Sometimes I think that it is the doctrine of sola scriptura that made me Catholic. Of course other times I think it was Lewis and Tolkien that made me Catholic, but that’s not what this post is about. 🙂
At any rate, it was thinking through sola scriptura that first made question why I was Protestant.
Defining sola scriptura
While Protestants sometimes have wildly different understandings of what sola scriptura means in practice, at a minimum they always include these two points.
- Scripture alone is an infallible rule of faith for the Christian life.
- All Christian doctrine must be established from the plain teaching of scripture, or “by good and necessary consequence” deduced from scripture.
The Canon Problem
The first issue that I noticed was the canon problem. If only scripture is an infallible rule of faith, then what is the authority of the canon?
It isn’t part of the scriptures, so wouldn’t seem to covered by #1. And while you might be able to “deduce” the list of scriptural books by saying “Ah, these scriptural books I just read must belong to the list of scriptural books!” that’s not particularly helpful in telling us which books to read in the first place.
It would seem that on Protestant reasoning we must only have a “fallible collection of infallible books.” But that is rather unsatisfying. Why have a collection of infallible books if we can’t know with certainty which books they are?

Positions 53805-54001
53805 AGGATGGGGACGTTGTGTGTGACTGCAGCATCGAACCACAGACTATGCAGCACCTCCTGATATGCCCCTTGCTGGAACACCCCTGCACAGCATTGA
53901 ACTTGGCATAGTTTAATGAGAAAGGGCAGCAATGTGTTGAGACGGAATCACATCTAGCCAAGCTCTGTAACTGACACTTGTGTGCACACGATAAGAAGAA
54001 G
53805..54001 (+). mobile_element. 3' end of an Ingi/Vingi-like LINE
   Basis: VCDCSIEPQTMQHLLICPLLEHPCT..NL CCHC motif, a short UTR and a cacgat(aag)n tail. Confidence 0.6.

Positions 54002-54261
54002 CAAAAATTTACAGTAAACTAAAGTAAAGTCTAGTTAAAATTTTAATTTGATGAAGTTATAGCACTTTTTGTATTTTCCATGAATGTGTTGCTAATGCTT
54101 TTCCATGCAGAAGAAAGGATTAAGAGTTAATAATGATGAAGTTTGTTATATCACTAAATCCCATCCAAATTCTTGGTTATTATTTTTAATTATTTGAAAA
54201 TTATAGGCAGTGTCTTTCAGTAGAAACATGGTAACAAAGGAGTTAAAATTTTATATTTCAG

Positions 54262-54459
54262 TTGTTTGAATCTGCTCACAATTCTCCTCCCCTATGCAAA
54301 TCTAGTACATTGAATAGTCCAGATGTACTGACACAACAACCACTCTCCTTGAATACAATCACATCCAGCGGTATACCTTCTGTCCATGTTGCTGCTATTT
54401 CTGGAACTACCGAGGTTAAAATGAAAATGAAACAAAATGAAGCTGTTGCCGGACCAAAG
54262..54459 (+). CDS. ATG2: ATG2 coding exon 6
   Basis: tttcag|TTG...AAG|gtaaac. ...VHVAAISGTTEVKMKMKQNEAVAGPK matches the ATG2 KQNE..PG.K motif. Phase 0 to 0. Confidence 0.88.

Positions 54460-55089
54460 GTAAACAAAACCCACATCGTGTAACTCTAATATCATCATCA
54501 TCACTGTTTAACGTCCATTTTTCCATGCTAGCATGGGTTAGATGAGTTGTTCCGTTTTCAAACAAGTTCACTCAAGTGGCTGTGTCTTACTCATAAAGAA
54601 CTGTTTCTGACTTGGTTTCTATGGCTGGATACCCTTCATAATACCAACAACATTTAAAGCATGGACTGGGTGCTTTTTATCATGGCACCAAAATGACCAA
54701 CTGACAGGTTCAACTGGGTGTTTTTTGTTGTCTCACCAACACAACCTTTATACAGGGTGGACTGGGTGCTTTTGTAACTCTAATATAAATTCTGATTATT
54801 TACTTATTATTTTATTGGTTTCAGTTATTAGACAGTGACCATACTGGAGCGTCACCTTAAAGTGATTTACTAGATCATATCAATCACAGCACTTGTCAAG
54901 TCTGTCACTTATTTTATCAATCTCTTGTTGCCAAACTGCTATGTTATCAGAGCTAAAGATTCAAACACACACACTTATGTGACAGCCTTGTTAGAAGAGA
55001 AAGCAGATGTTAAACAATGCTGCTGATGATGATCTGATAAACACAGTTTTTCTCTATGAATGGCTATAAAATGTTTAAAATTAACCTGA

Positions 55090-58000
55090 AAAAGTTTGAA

Some might say that we don’t need need infallible certainty, just moral certainty about which books are infallible. Well, that might work if Christianity was nearly unanimous in support of the Protestant canon. But as a matter of fact, the Protestant canon has very little historical support prior to 1517, and continues to be a minority position over against the broader Catholic and Orthodox canons.
The only way that I can see out of this dilemma is to accept that the canon is infallible. And this almost certainly entails rejecting sola scriptura.
Where does scripture teach it?
My second problem came when I realized I couldn’t point to where the Bible taught sola scriptura. While it is common to cite 2 Timothy 3:16-17, this passage is insufficient to establish it.
All Scripture is God-breathed and is useful for teaching, rebuking, correcting and training in righteousness, 17 so that the servant of God may be thoroughly equipped for every good work.
Here we learn that:
- Scripture is inspired
- That it is useful for teaching, rebuking, correcting, and training
- That this is so we can be thoroughly equipped for every good work
What we don’t find is any declaration that only scripture is an infallible rule of faith. And other alleged sources for sola scriptura fare even worse.
Now, perhaps by piecing together a bit here and a bit there, one might be able to build up a plausible case “by good and necessary consequence,” but so far I haven’t seen one.
In fact, when I read the Bible, it seems to suggest that something besides the scriptures are infallible.
If I’m right on this point, then sola scriptura fails to meet its own criteria.
Is there something I’m overlooking that makes the Protestant case for sola scriptura more plausible?